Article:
Public Lectures: NEWS

29.03.2017

UK Former Prime Minister, The Rt Hon David Cameron, Gave Public Lecture “Ukraine’s Place in a Changing World” at the Invitation of the Victor Pinchuk Foundation

On March 29, David Cameron, Former Prime Minister of the United Kingdom of Great Britain and Northern Ireland (2010-2016), at the invitation of the Victor Pinchuk Foundation, gave a public lecture “Ukraine’s Place in a Changing World” in Kyiv. More than 2000 Ukrainian students, scholars and opinion-makers were among the listeners of the lecture.

In his remarks David Cameron said that in order to become a global success story Ukraine should keep in mind four major issues: to keep up Ukraine’s profile on the world scene; to preserve the spirit of cooperation with the USA; to maintain and bolster its defences; and to tackle corruption.

Prime Minister Cameron underlined that all these efforts are essential for Ukraine’s future and for the improvement of the investment environment. “But for that to be realised the rule of law must be maintained. Investors want and need the fullest protection,” he said.

Addressing the young people in the audience, David Cameron emphasised how important they are for the country: “Ukraine needs young people who want to build their future right here!”

Businessman and philanthropist Victor Pinchuk, as the moderator of the lecture, opened the Q&A section with the question about an effective security strategy for Ukraine. While admitting that Western countries should provide more support to Ukraine, Mr. Cameron said: “One of the best guarantees of Ukraine’s security is Ukraine’s success.”

David Cameron answered numerous questions from Ukrainian youth concerning Brexit, Minsk agreement, fake news, paying particular attention to the issues of populism and corruption.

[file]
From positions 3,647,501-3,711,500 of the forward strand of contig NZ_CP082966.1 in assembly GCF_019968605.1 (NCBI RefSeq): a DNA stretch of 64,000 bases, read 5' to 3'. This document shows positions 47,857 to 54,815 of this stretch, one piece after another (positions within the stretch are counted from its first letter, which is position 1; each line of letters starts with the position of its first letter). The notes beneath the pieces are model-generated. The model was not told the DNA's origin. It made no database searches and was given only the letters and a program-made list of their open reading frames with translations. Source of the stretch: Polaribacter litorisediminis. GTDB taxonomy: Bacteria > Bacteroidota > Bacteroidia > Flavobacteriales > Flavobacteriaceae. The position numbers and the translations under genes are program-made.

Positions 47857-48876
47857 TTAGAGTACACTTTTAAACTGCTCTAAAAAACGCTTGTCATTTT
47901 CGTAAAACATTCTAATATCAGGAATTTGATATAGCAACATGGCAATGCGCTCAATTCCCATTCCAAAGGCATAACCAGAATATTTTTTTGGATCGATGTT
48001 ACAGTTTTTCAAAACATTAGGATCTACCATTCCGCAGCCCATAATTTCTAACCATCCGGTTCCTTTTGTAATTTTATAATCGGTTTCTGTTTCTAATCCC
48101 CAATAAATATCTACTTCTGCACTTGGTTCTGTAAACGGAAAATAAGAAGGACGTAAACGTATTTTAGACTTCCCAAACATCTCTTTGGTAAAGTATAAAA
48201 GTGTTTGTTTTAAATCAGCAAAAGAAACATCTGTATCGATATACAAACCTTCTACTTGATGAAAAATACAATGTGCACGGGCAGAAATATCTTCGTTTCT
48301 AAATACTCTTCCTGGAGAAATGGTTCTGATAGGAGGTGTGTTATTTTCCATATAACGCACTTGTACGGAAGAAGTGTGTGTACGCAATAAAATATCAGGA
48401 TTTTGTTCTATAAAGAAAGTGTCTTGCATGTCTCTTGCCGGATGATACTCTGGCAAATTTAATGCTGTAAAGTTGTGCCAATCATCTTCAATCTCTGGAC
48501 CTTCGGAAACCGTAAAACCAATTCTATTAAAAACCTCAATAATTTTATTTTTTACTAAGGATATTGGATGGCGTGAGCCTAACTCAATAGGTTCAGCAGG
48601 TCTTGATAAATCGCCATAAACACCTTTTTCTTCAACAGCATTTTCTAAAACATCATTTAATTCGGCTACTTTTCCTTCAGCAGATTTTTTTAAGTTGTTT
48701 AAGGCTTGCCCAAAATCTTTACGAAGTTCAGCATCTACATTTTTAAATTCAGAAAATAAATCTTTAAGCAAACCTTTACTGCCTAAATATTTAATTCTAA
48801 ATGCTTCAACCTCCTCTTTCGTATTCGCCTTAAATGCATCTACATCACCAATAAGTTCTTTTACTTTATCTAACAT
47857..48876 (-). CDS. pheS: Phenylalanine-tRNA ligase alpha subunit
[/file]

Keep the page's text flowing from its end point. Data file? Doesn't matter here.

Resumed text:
The Prime Minister addressed the causes of populism. He said that governments should make efforts to combat poverty and unemployment and educate people with the skills they need to succeed in the modern world.

Talking about last year’s referendum on the UK’s membership of the EU, Mr Cameron said: “I thought it right to hold the referendum because this issue had been poisoning British politics for years. Referendums have been promised and not held. The EU had changed and had more powers, and people were not consulted. That is why I made a promise to hold the referendum. And I think it was the right thing to do. We held the referendum, and of course, the result was not the result that I sought, but it was a decisive result. That’s why today Theresa May, quite rightly, is taking the next step to ensuring that the people’s will is followed through,” he continued.

Mr. Cameron accentuated the importance of fighting against corruption as it is “a cancer that can kill a country.” He noted that people in the government should be the ones who “serve their country.”

Besides giving the lecture, David Cameron met with the President of Ukraine Petro Poroshenko, the Prime Minister of Ukraine Volodymyr Groysman as well as young Ukrainian reform facilitators. The former Head of British Government also visited the centre for contemporary art the PinchukArtCentre.

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